The Government’s response to Fire Futures on 12 April 2011 said that the college can achieve its full potential only if there is greater involvement from other sectors (whether private, public or voluntary) in its ownership, operation and governance and that we would
“explore with the sector and other organisations options to secure the future of the Fire Service College”.
Using evidence gained from the pre-market engagement to better inform our view of market appetite and taking into account the review commissioned by the Local Government Association, we concluded disposal as a going concern to the private sector was the best option to secure the future of the college.
The Fire Service College is a trading fund and Executive agency of the Department. Since becoming a trading fund in 1992, it has never been able to pay a dividend out of operating profits. This situation cannot persist and the Government’s response to Fire Futures on 12 April 2011 concluded that the college could achieve its full potential only if there was greater involvement from other sectors in its ownership, operation and governance.
With the college freed from the constraints of Government ownership, a private sector owner can bring innovation and investment to the college, benefiting taxpayers, local residents, the fire and rescue service and, ultimately, strengthening national resilience.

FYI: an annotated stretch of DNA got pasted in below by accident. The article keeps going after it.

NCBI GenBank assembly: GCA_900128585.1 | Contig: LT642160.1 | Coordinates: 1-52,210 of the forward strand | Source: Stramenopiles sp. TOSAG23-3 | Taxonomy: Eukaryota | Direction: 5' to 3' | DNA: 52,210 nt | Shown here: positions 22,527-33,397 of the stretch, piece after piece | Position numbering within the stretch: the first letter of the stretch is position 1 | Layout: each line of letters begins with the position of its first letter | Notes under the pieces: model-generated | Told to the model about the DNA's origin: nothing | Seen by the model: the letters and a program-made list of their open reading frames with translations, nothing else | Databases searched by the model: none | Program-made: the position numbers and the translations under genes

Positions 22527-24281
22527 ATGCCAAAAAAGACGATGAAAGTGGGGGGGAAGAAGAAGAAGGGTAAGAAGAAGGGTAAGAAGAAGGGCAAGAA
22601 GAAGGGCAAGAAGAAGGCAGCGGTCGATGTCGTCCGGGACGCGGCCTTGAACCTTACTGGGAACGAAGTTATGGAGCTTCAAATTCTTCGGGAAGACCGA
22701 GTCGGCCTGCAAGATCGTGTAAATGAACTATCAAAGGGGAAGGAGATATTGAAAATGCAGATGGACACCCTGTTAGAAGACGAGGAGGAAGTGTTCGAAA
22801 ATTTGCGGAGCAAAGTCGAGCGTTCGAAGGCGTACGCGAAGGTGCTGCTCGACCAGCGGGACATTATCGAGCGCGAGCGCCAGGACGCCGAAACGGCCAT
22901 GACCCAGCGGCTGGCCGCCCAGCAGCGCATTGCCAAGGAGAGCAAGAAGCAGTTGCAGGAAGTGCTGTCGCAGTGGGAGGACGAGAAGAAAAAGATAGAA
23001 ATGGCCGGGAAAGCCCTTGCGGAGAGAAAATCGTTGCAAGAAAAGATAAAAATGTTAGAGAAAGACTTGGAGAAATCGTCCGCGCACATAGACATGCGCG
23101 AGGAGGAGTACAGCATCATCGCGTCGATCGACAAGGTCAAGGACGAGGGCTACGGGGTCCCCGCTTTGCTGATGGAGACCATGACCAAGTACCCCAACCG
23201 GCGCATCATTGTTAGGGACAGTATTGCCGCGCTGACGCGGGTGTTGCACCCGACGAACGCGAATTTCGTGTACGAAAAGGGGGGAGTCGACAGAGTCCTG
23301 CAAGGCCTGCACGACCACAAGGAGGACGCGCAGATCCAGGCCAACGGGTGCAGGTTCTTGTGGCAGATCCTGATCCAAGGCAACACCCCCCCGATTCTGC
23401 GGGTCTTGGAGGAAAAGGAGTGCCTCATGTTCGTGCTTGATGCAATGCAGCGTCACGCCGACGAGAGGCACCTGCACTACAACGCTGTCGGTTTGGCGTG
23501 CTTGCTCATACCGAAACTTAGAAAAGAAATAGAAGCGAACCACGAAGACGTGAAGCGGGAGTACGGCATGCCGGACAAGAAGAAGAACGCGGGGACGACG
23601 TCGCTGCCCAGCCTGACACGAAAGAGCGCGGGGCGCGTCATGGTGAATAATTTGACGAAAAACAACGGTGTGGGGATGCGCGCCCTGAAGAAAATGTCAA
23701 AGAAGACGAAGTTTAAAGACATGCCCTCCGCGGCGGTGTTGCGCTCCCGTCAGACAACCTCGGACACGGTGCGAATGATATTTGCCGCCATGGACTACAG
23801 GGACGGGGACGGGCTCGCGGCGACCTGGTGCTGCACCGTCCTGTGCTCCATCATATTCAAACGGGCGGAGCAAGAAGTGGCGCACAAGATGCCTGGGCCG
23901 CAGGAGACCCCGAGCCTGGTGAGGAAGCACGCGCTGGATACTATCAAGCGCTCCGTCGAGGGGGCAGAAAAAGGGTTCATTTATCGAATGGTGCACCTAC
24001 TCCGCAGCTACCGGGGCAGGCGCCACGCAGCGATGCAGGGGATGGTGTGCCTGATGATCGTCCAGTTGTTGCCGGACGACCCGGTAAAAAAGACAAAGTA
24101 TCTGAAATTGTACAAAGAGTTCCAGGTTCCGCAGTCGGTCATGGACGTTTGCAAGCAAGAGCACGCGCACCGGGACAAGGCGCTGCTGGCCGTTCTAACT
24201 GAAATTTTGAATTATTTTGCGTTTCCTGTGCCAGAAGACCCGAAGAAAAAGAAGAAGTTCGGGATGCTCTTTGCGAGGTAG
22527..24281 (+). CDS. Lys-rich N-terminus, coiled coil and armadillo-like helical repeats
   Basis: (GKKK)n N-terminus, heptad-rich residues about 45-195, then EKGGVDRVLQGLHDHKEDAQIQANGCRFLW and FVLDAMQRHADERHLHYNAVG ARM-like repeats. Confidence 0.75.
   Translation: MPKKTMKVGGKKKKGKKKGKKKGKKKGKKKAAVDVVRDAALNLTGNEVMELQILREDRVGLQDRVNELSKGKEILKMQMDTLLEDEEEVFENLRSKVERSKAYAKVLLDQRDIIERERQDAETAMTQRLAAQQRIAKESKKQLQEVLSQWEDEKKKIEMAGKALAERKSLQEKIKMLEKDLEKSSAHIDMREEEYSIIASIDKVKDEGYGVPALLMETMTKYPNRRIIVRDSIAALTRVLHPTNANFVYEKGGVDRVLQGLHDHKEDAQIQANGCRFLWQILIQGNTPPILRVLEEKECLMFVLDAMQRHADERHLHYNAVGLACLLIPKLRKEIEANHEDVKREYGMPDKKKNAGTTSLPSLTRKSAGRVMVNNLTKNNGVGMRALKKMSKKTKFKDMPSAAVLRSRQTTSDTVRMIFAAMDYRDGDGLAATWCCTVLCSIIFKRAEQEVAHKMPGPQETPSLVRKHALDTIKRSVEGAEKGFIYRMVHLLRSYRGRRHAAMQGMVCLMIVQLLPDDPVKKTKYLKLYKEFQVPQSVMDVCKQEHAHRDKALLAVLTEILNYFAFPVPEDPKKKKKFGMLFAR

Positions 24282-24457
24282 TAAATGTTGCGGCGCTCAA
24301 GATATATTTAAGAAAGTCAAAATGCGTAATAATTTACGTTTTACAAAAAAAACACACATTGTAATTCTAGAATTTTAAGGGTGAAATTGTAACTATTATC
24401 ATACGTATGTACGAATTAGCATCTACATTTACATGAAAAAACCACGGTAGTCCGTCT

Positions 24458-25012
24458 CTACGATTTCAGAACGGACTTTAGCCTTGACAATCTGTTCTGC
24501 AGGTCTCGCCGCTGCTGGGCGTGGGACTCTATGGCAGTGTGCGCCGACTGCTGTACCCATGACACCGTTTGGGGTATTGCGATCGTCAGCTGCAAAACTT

The Future Options project considered four options for the future of the college:
The status quo—The college remains as a trading fund of the Department.
A Government owned contractor operated model—The assets remain under Government ownership but management of the college is taken over by a private sector company under a long-term contract, together with the staff.
Disposal as a going concern—The college is sold to a private sector company who would continue to operate the college as a training centre.
Closure—The college’s activities cease, staff are made redundant and the site is sold for an alternative use.
Analysis of the four options showed disposal as a going concern to be the best option. It is the only option which both fully removes from Government the ongoing financial risks of ownership of the college and preserves a national training college for the fire and rescue service.